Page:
This makes the 21-year-old Porsche Junior the first driver in seven years to take home the championship title before the final weekend. In an interview, the racer from Würzburg talks about the first moments after crossing the finish line, the support from former Porsche works driver Wolf Henzler and his motorsport-crazy family. Heinrich also explains what he means by the term “hybrid-racer” and the rituals he practices at each race.
Laurin, you’re the new champion of the Porsche Carrera Cup Deutschland. How does that feel?
Laurin Heinrich: It feels amazing to be the new champion. When I saw my team cheering at the pit wall at the finish line, it was an indescribably wonderful moment. Even the fans in the grandstands at the Sachsenring applauded me during my cool-down lap. Crazy!
What are the most memorable moments of the season?
Heinrich: Definitely my two victories at the season opener at Spa-Francorchamps, that’s where it all started. And Spa is also one of my all-time favourite racetracks. Cars flying through Eau Rouge and Raidillon are simply a highlight of the season. And I have fond memories of the race weekend at the Red Bull Ring. Not just because I won there, but because all three of us SSR Huber Racing drivers ended up on the podium. That was a huge victory for Christoph Huber and the team. And then there was the big anniversary at the Lausitzring with the 100th Carrera Cup race for Huber Racing.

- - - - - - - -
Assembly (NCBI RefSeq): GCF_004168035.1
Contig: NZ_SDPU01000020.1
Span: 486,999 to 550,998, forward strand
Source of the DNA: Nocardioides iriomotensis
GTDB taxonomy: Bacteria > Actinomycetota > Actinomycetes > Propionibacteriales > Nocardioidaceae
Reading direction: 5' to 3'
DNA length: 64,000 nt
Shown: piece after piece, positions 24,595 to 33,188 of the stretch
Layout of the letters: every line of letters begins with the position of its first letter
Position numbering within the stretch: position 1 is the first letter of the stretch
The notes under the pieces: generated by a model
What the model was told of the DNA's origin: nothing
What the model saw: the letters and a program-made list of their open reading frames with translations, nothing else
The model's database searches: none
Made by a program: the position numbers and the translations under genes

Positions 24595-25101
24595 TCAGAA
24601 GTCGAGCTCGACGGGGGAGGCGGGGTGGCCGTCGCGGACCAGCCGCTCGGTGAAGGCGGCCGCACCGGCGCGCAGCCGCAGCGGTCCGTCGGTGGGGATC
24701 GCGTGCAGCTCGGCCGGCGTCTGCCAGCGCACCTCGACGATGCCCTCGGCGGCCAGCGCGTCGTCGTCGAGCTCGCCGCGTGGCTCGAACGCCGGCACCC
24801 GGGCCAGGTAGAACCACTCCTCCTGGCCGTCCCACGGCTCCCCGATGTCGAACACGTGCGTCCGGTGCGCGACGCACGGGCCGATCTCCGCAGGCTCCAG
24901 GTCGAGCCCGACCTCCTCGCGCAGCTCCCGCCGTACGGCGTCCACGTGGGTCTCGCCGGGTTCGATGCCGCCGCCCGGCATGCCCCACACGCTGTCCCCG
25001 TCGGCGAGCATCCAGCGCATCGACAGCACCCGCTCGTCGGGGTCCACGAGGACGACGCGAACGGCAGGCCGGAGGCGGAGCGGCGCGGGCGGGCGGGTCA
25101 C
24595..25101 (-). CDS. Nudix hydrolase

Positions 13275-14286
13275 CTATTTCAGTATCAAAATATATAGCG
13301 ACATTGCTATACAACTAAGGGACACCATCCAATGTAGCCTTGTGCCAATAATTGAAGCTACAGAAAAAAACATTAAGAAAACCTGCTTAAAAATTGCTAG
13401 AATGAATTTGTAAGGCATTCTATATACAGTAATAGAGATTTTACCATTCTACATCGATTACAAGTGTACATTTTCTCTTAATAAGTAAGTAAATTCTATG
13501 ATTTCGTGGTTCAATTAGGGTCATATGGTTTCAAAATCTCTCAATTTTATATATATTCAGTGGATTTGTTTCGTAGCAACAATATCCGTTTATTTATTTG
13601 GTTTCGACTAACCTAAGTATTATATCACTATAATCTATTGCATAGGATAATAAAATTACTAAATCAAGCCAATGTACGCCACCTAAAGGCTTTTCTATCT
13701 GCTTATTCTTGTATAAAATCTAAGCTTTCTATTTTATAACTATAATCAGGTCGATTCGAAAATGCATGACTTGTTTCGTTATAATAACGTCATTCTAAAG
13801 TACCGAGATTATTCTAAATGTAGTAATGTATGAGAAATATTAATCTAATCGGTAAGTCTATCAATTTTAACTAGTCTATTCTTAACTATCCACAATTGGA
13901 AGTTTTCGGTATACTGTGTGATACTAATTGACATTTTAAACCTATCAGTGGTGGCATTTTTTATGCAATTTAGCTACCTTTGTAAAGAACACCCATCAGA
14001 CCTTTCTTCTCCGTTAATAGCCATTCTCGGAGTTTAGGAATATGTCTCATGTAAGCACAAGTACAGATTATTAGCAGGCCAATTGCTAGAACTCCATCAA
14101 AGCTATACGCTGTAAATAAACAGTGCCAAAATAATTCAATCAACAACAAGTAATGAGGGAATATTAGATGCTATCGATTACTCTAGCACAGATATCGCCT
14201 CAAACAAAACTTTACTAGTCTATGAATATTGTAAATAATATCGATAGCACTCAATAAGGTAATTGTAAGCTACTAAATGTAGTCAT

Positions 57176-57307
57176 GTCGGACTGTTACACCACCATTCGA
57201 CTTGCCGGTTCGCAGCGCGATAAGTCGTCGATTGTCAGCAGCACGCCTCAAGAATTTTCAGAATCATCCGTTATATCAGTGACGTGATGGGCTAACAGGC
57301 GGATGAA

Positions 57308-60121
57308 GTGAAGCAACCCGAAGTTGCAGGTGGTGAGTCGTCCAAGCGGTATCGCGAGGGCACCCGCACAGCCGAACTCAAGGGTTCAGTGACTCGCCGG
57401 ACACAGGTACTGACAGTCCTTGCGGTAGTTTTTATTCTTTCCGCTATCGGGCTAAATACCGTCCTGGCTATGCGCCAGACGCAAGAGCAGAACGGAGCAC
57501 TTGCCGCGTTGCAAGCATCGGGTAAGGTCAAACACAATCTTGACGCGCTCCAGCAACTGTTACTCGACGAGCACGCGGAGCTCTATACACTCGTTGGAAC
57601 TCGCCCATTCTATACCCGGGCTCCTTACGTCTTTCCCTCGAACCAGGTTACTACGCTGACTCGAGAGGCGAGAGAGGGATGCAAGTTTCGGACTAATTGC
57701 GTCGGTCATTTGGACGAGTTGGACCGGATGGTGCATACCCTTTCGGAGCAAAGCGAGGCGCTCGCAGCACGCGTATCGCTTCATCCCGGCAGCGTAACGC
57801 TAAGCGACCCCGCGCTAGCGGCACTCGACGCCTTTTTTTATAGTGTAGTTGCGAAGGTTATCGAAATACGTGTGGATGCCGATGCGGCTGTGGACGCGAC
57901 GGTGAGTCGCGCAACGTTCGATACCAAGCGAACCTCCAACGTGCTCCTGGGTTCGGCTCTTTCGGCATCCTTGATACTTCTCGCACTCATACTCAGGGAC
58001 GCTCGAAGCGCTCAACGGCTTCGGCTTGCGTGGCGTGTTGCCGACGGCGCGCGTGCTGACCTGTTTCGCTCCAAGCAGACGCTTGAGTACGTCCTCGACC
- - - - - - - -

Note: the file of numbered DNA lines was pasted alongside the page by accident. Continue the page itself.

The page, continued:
You’ve stayed at the top of the standings since race one. How did you manage to maintain your focus throughout the season?
Heinrich: The first two years in the Porsche Carrera Cup showed me that anyone can beat anyone. That’s why I didn’t expect to clinch the title at the Sachsenring. Six wins and five podiums with my Huber Racing family, it’s phenomenal. As the champion, it’s a great feeling to follow in the footsteps of so many motor racing legends like Timo Bernhard. He won the Carrera Cup in 2001.
This title isn’t your first in a Porsche racing series. When did you first sit in a Porsche?
Heinrich: That was in 2019 in the Porsche Sports Cup Deutschland. I wanted to use the year to familiarise with the Porsche 911 GT3 Cup as well as I could. At the end of the season, I was crowned champion of the Porsche Super Sports Cup. That was an incredible year. What’s more, I competed in the predecessor model to the current Cup car, which was a disadvantage. A year later I also managed to win the title in the Porsche Endurance Challenge.
You also demonstrated your prowess straight away in the Porsche Carrera Cup Deutschland. How do you explain that?
Heinrich: For the first two years, I was part of the Porsche Carrera Cup talent pool squad and received great support from my coach Wolf Henzler. He helped me – especially how to handle unfamiliar situations. For example, I lacked experience in rain races. Wolf gave me valuable tips, such as where to expect wet patches on the track and how to best cool the tyres on a drying track.
Your father Harald is always by your side. How important is that for you?